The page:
Who Can Deduct Moving Expenses?

In order to get the largest refund you can get, you will need to know what the IRS allows you to deduct on your tax return. When you do your taxes, you should always have your eyes on the prize and think about that tax refund.

In order to deduct your moving expenses and get that much closer to the largest refund possible on your tax return, you must be able to meet all three of these requirements:

1. The IRS wants your move to be closely related to the start of work both in time and in place. In other words, you must move within a year from the day you first start work in the new place. However, you don’t need to set up work before moving. In order to satisfy that your move is closely related in place, you must be able to show that the distance from your new home to your new job is not more than the distance from your former home to the new job.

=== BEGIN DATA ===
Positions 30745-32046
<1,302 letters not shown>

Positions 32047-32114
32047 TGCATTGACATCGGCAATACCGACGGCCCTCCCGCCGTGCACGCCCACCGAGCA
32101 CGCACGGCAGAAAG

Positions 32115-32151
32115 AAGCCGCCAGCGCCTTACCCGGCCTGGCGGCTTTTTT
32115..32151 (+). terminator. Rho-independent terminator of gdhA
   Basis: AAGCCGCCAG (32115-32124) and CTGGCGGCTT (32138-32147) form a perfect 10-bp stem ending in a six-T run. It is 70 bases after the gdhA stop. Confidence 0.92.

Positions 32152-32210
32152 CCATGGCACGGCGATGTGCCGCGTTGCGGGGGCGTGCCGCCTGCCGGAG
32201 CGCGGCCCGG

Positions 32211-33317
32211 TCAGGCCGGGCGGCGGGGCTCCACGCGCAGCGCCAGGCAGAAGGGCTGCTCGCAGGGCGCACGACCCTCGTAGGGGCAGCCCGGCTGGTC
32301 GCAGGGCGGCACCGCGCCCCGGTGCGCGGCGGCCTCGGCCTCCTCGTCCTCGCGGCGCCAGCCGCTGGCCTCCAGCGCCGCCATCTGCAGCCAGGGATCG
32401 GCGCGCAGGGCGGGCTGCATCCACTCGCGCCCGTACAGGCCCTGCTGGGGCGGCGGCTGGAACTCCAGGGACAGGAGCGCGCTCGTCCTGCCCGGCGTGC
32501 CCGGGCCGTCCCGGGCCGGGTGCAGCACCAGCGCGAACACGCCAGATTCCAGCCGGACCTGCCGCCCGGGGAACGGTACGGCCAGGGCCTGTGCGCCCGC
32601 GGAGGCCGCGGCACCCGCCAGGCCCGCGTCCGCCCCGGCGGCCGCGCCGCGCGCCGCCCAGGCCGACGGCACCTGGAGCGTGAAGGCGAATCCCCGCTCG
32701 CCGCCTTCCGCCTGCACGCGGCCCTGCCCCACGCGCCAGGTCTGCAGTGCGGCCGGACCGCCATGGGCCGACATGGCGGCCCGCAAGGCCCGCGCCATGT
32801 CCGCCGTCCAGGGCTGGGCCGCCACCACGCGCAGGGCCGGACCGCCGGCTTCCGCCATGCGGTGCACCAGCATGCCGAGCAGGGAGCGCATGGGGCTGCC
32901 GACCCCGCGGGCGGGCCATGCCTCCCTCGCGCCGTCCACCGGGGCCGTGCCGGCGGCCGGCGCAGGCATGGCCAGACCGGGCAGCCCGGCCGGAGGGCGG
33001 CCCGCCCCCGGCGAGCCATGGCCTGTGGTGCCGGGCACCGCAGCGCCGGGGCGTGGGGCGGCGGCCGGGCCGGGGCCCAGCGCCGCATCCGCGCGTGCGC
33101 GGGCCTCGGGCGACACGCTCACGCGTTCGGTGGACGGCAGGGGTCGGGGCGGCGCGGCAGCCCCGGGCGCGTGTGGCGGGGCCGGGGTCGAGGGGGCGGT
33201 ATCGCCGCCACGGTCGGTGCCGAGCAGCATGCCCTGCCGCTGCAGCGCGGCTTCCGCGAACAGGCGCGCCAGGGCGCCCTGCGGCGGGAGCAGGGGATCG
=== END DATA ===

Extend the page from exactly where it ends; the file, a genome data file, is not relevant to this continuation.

2. You must meet the distance test. Your new job location must be at least 50 miles farther from your old home than your old job was from your former home.

3. You must meet the time test. There are different time tests for employees and self-employed taxpayers. An employee must work full time for 39 weeks during the first 12 months after arrival. The self-employed taxpayer must work 78 weeks during the first 24 months of arrival.

If you can meet these conditions you can deduct several moving expenses. You can deduct the cost of moving your household goods and personal effects. You may also deduct ordinary travel expenses including lodging but not meals. Don’t forget that you can deduct the costs of connecting and disconnecting utilities, costs of shipping your car and household pets, and the cost of storing and insuring household goods. All these deductions certainly will help you receive a higher tax refund. It is certainly worth learning about.

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